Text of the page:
Tuesday, November 25, 2008

A Nibble Before the Feast

You would never know by the frequency with which I've been blogging that I have been cooking up a storm. Really, I have been. I've been doing a few test runs for turkey day, I've been brushing up on my bread-baking skills, and I've been doing a fair bit of entertaining-worthy cooking and baking, too. But I've been neglecting my dear little Red Ramekin, and I feel very badly about it.

So, in an effort to appease, I have a shockingly easy and tasty treat for you all. No, it's not a gasp-inducing Thanksgiving stunner, but rather a tasty little bite to complement imminent face-stuffing.

Make them as pre- or post-dinner snacks for the big day, or tuck this recipe away for the next time you have a dinner party or are otherwise in the market for something sexy to go with your brie. These cookie-like crackers toe the line between sweet and savory, and have an intriguing combination of flavors that make them right for just about any occasion.

I modelled these crackers after similar ones that I purchased at Whole Foods several months ago. They are advertised as red wine biscuits that go perfectly with cheese, but I had to show some restraint in order not to gobble them all up solo. They had an assertive winey flavor with the subtle, back-of-the-throat heat that only black pepper can induce.

So why bother attempting them at home? Well, a petite little bag of the crackers set me back about six dollars. They were good, but they weren't stuffed with truffles or anything. I had been meaning to replicate them for a while, but finally got around to it a few weeks ago, and served them, along with some other treats, for dessert.

I make these crackers like refrigerator cookies: roll the dough into a log, chill, slice, and bake. It's a wildly convenient method that allows me to bake a few now and a few later, and the dough logs also freeze pretty well. The dough itself is rich with zesty red wine, olive oil, and plenty of freshly-ground black pepper, and I throw in just a pinch of grated lemon zest for a little extra zip.

The first time I made these, I added about 1/4 c. of sugar, and they were pleasantly sweet and perfect to end a meal. The second time, I reduced the sugar to just a tablespoon, and they seemed better suited for pre-dinner snacking. Next time I make them, I might add two tablespoons of sugar, just to even things out. Sweeten according to your tastes, but do include at least one tablespoon of sugar, as the wine and pepper need just a hint of sweetness to really come out boldly here.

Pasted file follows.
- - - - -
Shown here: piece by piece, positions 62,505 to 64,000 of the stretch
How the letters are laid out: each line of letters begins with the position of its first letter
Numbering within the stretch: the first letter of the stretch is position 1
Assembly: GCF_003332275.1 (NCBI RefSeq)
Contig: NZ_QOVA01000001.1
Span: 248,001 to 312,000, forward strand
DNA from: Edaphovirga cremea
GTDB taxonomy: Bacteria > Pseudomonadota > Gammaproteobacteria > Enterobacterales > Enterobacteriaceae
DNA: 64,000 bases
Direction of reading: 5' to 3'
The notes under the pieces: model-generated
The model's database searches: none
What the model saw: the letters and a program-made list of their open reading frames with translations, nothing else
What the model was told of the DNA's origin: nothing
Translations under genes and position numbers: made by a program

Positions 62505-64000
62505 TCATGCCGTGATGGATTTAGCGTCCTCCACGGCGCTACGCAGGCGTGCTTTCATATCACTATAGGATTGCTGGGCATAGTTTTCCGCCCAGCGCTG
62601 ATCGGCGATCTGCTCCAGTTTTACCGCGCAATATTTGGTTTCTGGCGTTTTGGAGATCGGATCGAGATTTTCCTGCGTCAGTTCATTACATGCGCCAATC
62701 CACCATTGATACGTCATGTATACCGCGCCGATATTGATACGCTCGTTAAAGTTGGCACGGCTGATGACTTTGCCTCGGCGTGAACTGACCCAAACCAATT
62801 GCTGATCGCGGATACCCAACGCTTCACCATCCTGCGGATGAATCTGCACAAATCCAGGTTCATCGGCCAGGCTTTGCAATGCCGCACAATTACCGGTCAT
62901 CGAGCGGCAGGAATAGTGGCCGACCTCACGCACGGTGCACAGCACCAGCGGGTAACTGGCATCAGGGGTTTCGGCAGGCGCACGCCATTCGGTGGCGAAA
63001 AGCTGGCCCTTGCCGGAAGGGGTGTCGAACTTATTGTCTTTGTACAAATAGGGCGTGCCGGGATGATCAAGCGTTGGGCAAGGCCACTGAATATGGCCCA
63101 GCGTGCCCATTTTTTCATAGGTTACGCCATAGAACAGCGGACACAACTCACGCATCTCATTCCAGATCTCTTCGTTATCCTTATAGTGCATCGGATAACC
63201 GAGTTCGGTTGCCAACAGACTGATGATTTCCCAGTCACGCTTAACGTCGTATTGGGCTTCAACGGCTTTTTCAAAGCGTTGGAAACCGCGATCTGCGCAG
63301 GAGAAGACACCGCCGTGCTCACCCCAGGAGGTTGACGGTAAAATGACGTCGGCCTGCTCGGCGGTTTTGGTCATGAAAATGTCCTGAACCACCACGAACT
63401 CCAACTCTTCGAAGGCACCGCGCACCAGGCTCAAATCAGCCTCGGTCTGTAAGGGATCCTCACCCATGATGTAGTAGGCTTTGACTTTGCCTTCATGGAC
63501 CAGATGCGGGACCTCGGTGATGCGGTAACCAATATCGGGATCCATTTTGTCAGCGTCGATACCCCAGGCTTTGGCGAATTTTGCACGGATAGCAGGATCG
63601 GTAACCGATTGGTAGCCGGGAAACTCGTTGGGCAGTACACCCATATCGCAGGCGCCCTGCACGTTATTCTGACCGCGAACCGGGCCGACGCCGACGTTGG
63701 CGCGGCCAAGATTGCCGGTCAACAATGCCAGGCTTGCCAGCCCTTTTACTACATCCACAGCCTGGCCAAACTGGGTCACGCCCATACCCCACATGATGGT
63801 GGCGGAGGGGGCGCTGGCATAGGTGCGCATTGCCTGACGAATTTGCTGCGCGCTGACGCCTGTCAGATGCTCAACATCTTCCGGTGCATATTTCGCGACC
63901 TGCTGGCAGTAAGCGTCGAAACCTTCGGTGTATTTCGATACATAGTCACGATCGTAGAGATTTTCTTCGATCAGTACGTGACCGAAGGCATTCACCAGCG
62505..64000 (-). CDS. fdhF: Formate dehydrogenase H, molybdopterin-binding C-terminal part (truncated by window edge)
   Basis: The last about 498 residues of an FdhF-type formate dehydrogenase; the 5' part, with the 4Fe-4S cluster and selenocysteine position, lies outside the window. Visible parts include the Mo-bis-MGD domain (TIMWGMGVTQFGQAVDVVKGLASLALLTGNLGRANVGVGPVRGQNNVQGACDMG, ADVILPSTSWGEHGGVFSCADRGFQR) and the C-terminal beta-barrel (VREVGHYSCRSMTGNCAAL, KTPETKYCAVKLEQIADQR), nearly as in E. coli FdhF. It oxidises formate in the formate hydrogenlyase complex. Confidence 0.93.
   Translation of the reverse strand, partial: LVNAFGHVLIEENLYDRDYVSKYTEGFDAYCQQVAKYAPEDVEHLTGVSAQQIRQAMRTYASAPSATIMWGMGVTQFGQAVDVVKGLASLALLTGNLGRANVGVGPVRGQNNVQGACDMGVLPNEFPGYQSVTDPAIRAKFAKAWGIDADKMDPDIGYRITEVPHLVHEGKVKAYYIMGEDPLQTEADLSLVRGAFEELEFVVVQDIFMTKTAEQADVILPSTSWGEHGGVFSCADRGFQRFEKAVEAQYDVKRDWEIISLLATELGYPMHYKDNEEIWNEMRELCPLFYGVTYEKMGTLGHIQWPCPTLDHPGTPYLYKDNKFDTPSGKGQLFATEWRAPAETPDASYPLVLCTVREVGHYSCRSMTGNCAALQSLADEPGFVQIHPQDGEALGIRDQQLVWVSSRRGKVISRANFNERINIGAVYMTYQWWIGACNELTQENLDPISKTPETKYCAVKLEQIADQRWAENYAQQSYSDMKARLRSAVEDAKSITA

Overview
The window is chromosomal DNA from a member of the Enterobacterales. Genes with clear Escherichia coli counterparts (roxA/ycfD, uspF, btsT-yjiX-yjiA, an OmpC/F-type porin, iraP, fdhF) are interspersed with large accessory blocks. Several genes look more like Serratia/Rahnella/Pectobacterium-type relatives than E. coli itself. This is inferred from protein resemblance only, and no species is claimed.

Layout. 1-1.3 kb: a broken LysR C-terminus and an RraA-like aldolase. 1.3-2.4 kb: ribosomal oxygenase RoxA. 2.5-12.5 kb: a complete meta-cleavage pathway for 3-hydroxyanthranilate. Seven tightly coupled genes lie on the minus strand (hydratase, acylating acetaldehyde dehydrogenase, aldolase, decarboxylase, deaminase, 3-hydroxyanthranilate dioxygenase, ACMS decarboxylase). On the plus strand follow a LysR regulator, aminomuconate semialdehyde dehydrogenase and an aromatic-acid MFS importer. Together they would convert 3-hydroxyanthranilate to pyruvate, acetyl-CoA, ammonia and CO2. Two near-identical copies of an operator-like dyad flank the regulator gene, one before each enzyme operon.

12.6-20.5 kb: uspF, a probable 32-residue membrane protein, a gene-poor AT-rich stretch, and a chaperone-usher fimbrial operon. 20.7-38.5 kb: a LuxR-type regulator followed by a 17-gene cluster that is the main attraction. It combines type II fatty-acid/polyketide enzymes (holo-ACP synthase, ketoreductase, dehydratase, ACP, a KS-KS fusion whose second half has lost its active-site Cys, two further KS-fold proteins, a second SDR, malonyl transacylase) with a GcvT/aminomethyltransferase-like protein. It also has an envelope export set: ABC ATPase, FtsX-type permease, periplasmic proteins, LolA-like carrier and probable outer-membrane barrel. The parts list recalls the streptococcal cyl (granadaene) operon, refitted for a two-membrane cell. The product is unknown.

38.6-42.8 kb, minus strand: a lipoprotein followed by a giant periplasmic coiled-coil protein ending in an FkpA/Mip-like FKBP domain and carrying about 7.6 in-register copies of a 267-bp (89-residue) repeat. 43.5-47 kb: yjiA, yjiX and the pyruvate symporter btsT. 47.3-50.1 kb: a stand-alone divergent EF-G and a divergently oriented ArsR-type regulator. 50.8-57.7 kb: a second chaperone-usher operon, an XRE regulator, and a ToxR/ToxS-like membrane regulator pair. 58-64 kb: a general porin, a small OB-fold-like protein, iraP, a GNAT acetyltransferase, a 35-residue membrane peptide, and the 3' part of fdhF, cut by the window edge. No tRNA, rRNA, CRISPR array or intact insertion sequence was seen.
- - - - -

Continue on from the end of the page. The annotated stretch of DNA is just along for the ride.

I really love the idea of these crackers, and will now use just about any excuse to make them. The only bad thing about them is their photographing potential: these aren't particularly pretty cookies, and although the colors of red wine, lemon zest, and olive oil really pop in their pure forms, mix them all together and a sort of brownish thing results. No matter, they taste too good for anyone to gripe about their appearance. Just cover them up with some good goat cheese or brie, and nobody will be the wiser.

Red (Wine) and Black (Pepper) Biscuits

1 3/4 c. whole wheat pastry flour
1 tsp. salt
1 tsp. freshly ground black pepper
1/2 tsp. baking soda
2 tbs. sugar
1/4 tsp. finely grated lemon zest
1/4 c. olive oil
1/2 c. red wine


Mix flour, salt, pepper, sugar, baking soda, and lemon zest in a medium mixing bowl. Add oil and red wine, and stir to incorporate, kneading with your fingers a bit if necessary. Form dough into two logs, each with a diameter of about an inch or so. Wrap logs in plastic wrap and chill in the freezer for at least 30min., or freeze for later. Once chilled, unwrap the logs and slice into 1/4 in. thick slices. Place on a parchment- or foiled-lined baking sheet, and bake at 350 degrees until just barely beginning to turn golden around the edges, about 20min. Serve plain or with a soft cheese.

1 comment:

Christina said...

I never would have thought of adding red wine to a savory biscuit/cracker, but it really is a great idea! Sounds like the perfect pre-meal snack.